A likable, if somewhat predictable, tale of female friendship and resiliency.



When the Firelight Girls’ summer camp is about to be closed, a few of its former campers return to the best memories of their childhood.

Ethel doesn’t relish the job, but someone has to clean up Camp Firelight to ready it for sale. The camp, on a lake in Washington, has felt like home for most of her life: first as a camper there in 1940; then as a counselor in the 1950s, where she met her life partner, Haddie; and later as its director until her retirement to a cabin only a canoe ride away. Haddie has passed away (though she's not entirely gone—Ethel drew a face on her urn and attached a yarn wig), and it seems Ethel’s whole life is collapsing. She emails camp alumni to help clear out, and those who come bring both memories and problems. First to arrive is Ruby, Ethel’s bosom buddy until family pressure (because of Ethel and Haddie’s relationship) forced her to shun her friend. Now she's looking for forgiveness. Shannon and Laura arrive, both in their 40s and at a crossroads—Laura is considering divorcing her husband, and Shannon has just given up on her teaching career. Unbeknownst to everyone, 15-year-old Amber is hiding in one of the cabins, having run away from a dangerous home life. Much of the novel is given to flashbacks to a time in the four women’s lives that felt powerful and boundless. Now, as adults, they wonder how they can regain that resilience. The camp works as a balm to Amber, who, after she's discovered, is nurtured for the first time in years. Somehow things turn out surprisingly well; everyone chalks it up to the magic of the camp, though it could be an authorial desire for happy endings.  

 A likable, if somewhat predictable, tale of female friendship and resiliency.

Pub Date: Oct. 14, 2014

ISBN: 978-1-250-01977-6

Page Count: 352

Publisher: St. Martin's

Review Posted Online: Oct. 7, 2014

Kirkus Reviews Issue: Oct. 15, 2014

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An enjoyable, cozy novel that touches on tough topics.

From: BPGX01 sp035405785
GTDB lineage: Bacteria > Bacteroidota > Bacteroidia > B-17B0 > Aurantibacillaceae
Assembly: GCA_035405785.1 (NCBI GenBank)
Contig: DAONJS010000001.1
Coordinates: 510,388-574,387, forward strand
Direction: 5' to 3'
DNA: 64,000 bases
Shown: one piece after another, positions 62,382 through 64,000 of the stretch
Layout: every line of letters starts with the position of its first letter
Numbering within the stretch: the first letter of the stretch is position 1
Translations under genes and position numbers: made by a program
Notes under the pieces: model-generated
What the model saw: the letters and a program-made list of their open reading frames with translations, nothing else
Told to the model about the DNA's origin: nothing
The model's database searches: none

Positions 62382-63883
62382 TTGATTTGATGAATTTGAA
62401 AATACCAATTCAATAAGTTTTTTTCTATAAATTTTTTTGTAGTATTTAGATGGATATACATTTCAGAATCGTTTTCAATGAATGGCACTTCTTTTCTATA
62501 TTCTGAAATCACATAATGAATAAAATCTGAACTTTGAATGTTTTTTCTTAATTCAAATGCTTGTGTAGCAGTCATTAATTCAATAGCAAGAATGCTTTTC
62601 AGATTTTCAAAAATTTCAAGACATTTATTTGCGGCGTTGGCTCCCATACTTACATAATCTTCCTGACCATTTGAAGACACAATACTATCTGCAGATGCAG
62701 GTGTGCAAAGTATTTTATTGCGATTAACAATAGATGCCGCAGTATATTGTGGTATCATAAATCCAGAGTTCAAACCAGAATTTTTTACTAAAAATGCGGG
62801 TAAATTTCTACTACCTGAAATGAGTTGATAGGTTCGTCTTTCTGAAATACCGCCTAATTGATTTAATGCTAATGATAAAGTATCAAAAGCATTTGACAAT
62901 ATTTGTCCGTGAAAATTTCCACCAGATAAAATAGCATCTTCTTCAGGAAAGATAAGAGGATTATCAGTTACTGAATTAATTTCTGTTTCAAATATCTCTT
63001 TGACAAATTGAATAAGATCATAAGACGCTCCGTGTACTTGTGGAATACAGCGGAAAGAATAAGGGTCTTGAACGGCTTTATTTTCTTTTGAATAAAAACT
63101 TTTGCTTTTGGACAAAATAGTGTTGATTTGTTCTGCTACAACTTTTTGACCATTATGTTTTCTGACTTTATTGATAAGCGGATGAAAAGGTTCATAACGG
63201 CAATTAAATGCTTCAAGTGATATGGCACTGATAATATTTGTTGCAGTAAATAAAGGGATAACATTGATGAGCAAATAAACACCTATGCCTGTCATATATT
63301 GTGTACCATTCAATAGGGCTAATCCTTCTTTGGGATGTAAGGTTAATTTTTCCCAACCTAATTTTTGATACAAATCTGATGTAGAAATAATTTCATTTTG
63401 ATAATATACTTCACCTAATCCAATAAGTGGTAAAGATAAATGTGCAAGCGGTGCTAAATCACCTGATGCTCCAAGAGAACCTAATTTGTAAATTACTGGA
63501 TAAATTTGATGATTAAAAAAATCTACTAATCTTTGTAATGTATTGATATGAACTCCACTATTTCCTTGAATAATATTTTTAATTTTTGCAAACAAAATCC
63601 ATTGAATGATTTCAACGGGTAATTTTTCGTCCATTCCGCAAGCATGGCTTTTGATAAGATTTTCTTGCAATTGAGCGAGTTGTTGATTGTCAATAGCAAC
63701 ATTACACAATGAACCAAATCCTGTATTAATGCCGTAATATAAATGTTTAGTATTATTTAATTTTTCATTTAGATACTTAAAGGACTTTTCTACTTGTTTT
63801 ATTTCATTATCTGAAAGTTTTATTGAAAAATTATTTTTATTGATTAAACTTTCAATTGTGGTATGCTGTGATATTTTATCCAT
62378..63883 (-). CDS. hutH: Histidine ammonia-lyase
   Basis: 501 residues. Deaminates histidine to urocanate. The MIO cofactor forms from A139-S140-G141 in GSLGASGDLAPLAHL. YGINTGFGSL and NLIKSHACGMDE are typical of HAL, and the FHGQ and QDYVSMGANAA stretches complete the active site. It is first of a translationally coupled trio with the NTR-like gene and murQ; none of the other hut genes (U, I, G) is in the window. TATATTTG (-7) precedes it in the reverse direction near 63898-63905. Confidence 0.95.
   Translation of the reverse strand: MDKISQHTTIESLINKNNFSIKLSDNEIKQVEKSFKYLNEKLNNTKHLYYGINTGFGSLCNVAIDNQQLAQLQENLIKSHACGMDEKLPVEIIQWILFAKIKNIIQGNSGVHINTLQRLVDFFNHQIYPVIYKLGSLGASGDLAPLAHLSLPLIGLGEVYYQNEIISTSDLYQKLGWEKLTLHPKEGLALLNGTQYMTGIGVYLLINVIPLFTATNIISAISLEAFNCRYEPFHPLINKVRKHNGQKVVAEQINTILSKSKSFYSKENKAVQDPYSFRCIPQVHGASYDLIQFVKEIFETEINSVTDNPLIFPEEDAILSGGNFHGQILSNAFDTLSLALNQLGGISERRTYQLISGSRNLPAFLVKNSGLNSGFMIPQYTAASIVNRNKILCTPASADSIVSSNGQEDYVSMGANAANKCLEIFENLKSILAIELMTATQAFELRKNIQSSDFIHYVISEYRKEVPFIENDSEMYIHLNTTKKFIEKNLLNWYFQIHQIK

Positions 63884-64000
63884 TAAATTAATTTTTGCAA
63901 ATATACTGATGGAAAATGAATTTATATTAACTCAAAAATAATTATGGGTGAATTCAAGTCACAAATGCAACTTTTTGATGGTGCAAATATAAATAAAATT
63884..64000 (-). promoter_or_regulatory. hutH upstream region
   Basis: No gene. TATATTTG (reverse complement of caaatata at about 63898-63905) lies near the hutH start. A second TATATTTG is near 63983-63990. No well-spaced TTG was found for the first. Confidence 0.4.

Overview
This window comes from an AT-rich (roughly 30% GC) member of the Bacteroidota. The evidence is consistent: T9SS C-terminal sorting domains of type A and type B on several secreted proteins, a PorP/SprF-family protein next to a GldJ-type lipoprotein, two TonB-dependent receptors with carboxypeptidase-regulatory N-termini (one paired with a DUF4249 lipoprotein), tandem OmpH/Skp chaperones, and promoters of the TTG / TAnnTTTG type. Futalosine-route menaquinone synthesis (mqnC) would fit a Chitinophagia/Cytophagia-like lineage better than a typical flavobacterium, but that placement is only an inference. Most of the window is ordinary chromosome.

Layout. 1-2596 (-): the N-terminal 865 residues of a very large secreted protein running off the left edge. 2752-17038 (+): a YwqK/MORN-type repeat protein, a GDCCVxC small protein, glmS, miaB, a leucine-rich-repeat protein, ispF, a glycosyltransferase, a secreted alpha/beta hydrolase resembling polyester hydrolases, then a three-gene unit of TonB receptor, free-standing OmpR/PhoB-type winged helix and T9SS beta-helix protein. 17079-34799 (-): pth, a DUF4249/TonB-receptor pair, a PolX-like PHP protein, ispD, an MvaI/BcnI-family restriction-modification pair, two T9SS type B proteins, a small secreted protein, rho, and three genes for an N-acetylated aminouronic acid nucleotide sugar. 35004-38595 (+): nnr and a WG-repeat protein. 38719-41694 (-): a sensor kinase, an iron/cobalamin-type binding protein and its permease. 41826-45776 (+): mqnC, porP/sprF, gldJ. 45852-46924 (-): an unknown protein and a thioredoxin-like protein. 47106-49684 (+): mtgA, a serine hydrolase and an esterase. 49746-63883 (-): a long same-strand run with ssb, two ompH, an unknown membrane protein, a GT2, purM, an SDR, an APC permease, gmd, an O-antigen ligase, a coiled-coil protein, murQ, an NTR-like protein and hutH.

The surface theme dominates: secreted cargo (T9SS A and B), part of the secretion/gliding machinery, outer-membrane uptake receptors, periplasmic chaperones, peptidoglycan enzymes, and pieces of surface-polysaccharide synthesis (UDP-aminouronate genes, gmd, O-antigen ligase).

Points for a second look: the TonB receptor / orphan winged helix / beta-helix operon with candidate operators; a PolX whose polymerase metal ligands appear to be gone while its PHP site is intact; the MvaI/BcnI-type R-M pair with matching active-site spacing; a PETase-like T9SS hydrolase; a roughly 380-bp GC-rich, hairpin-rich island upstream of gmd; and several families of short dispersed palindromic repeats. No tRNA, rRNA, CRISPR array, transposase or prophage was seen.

A group of strangers who live near each other in London become fast friends after writing their deepest secrets in a shared notebook.

Julian Jessop, a septuagenarian artist, is bone-crushingly lonely when he starts “The Authenticity Project”—as he titles a slim green notebook—and begins its first handwritten entry questioning how well people know each other in his tiny corner of London. After 15 years on his own mourning the loss of his beloved wife, he begins the project with the aim that whoever finds the little volume when he leaves it in a cafe will share their true self with their own entry and then pass the volume on to a stranger. The second person to share their inner selves in the notebook’s pages is Monica, 37, owner of a failing cafe and a former corporate lawyer who desperately wants to have a baby. From there the story unfolds, as the volume travels to Thailand and back to London, seemingly destined to fall only into the hands of people—an alcoholic drug addict, an Australian tourist, a social media influencer/new mother, etc.—who already live clustered together geographically. This is a glossy tale where difficulties and addictions appear and are overcome, where lies are told and then forgiven, where love is sought and found, and where truths, once spoken, can set you free. Secondary characters, including an interracial gay couple, appear with their own nuanced parts in the story. The message is strong, urging readers to get off their smartphones and social media and live in the real, authentic world—no chain stores or brands allowed here—making friends and forming a real-life community and support network. And is that really a bad thing?

An enjoyable, cozy novel that touches on tough topics.

Pub Date: Feb. 4, 2020

ISBN: 978-1-9848-7861-8

Page Count: 368

Publisher: Pamela Dorman/Viking

Review Posted Online: Oct. 27, 2019

Kirkus Reviews Issue: Nov. 15, 2019

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A strict report, worthy of sympathy.


A violent surfacing of adolescence (which has little in common with Tarkington's earlier, broadly comic, Seventeen) has a compulsive impact.

"Nobody big except me" is the dream world of Holden Caulfield and his first person story is down to the basic, drab English of the pre-collegiate. For Holden is now being bounced from fancy prep, and, after a vicious evening with hall- and roommates, heads for New York to try to keep his latest failure from his parents. He tries to have a wild evening (all he does is pay the check), is terrorized by the hotel elevator man and his on-call whore, has a date with a girl he likes—and hates, sees his 10 year old sister, Phoebe. He also visits a sympathetic English teacher after trying on a drunken session, and when he keeps his date with Phoebe, who turns up with her suitcase to join him on his flight, he heads home to a hospital siege. This is tender and true, and impossible, in its picture of the old hells of young boys, the lonesomeness and tentative attempts to be mature and secure, the awful block between youth and being grown-up, the fright and sickness that humans and their behavior cause the challenging, the dramatization of the big bang. It is a sorry little worm's view of the off-beat of adult pressure, of contemporary strictures and conformity, of sentiment….

A strict report, worthy of sympathy.

Pub Date: June 15, 1951

ISBN: 0316769177

Page Count: -

Publisher: Little, Brown

Review Posted Online: Nov. 2, 2011

Kirkus Reviews Issue: June 15, 1951

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